Readiness for Sustainable Development (SD) of the one Belt Road (OBR) Initiative

Dr. Shirley Mo Ching YEUNG1, Dr Yong Chuan SHI2

 DOI :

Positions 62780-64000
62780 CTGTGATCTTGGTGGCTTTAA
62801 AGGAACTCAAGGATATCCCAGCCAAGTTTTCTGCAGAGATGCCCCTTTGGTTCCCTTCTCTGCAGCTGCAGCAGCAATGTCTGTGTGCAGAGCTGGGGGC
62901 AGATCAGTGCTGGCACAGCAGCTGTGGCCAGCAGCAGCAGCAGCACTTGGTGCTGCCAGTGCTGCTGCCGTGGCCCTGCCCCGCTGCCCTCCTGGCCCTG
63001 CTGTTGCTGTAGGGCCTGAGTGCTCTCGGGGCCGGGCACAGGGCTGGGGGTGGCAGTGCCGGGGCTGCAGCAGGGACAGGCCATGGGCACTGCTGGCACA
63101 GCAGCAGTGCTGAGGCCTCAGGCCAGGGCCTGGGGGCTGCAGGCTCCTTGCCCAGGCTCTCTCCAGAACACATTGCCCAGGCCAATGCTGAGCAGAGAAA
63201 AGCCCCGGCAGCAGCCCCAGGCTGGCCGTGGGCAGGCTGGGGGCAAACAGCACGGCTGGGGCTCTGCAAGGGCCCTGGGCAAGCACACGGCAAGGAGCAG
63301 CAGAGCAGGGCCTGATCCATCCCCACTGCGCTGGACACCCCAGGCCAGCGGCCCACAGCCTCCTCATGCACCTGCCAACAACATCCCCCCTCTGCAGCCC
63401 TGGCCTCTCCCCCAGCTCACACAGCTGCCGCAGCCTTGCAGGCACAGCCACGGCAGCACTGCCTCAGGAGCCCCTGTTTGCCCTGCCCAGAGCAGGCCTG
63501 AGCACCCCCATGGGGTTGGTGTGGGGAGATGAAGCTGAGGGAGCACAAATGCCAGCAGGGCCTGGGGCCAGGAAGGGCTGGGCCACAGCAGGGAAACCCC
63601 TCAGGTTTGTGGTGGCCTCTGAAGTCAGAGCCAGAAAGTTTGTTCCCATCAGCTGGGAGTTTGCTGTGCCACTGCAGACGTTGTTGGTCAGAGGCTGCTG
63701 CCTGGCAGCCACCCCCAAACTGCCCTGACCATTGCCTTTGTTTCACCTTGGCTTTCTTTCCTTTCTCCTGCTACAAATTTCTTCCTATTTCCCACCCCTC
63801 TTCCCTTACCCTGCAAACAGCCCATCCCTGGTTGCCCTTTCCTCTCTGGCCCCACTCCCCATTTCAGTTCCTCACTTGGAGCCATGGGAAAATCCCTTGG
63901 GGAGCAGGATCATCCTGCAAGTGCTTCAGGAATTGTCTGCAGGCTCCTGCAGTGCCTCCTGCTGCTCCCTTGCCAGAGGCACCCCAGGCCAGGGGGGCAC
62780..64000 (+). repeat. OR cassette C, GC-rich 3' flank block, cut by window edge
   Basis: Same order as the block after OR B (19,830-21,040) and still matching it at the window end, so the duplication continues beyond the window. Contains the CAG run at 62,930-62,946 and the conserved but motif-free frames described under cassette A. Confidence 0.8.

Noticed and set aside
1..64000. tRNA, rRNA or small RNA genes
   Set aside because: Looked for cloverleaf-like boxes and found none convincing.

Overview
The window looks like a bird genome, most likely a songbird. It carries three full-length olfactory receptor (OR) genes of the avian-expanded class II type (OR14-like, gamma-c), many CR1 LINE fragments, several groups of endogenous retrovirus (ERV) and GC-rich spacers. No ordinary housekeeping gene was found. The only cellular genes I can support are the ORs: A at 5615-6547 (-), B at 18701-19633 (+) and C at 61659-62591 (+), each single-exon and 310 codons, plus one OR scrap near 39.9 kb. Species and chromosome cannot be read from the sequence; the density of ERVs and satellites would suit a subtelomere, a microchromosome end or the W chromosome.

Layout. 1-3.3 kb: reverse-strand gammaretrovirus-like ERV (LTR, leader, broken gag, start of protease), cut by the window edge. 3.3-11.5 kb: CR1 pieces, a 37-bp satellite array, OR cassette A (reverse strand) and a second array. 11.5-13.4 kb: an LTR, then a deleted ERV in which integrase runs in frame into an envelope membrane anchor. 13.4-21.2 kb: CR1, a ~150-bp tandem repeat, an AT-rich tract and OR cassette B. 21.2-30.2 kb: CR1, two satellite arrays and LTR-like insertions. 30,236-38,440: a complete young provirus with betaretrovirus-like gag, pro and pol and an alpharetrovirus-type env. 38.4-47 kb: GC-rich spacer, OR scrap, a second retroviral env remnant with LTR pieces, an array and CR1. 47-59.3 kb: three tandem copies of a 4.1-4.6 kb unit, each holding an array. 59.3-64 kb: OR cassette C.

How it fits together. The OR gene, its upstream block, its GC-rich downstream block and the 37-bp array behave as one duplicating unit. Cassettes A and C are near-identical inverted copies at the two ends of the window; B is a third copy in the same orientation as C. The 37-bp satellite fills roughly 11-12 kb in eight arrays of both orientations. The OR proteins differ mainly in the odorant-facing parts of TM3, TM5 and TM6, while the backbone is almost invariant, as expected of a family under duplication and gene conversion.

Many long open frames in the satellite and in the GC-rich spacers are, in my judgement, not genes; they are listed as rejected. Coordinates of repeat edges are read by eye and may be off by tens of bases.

Based on information provided by Hong Kong Trade Development Council (HKTDC) in September, 2017, there is an unmatched repository of globally-sourced skilled professionals and networking platform for business both within the Asia-Pacific region and beyond. Hence, a questionnaire has been designed on exploring the perception of respondents about companies’ readiness on the business opportunities of One Belt Road initiative. A pilot study was carried out to explore the perception of respondents about companies’ readiness on the business opportunities of One Belt Road initiative. In the study, 157 questionnaires were collected from university students in Wenzhou, China in September, 2017. The result of the study shows that out of the respondents, 33.8% strongly agreed the strategic value of OBOR to the company was high, 24.2% strongly agreed that there was sufficiency of data to support decision making at every level throughout the company about OBOR and 21.0% strongly agreed that regular reviews of OBOR in the company were in place. Also, 23.6% and 28.7% of them fairly agreed that project management systems on OBOR were in place for the company and the mechanism to measure OBOR expected results was established in the company, respectively.  On the other hand, 22.3% showed neutral stance that emerging technologies for future business risks in relation to OBOR were applied. For the company culture affecting the overall effectiveness of OBOR, it can be explained by three major predictors in 60.9%. They are : operational risks of OBOR, regular reviews of OBOR and mechanism to measure OBOR expected results. In order to make the OBOR initiative a sustainable one, it is time to implement the rationale of UNPRME - responsibility, values, purpose, research, method, dialogue and partnership to create impacts – responsible reproduction and consumption (UNSDG12) with innovations (UNSDG9) and transferable skills (UNSDG4) . On the other hand, an exploratory factor analysis (EFA) was also conducted to explore the latent factors or underlying constructs in the data. The result showed that there are two crucial independent factors, namely, i) the regulations and professional standards for OBOR, and ii) opportunities from OBOR to the companies. This implies that these are the two significant factors to be considered while a company wishes to explore business chances brought about by OBOR. Hence, policy makers and professionals need to be aware of the methods to close the gap identified and re-visit the communication modes and data sharing on OBOR initiative to make the business opportunities realized.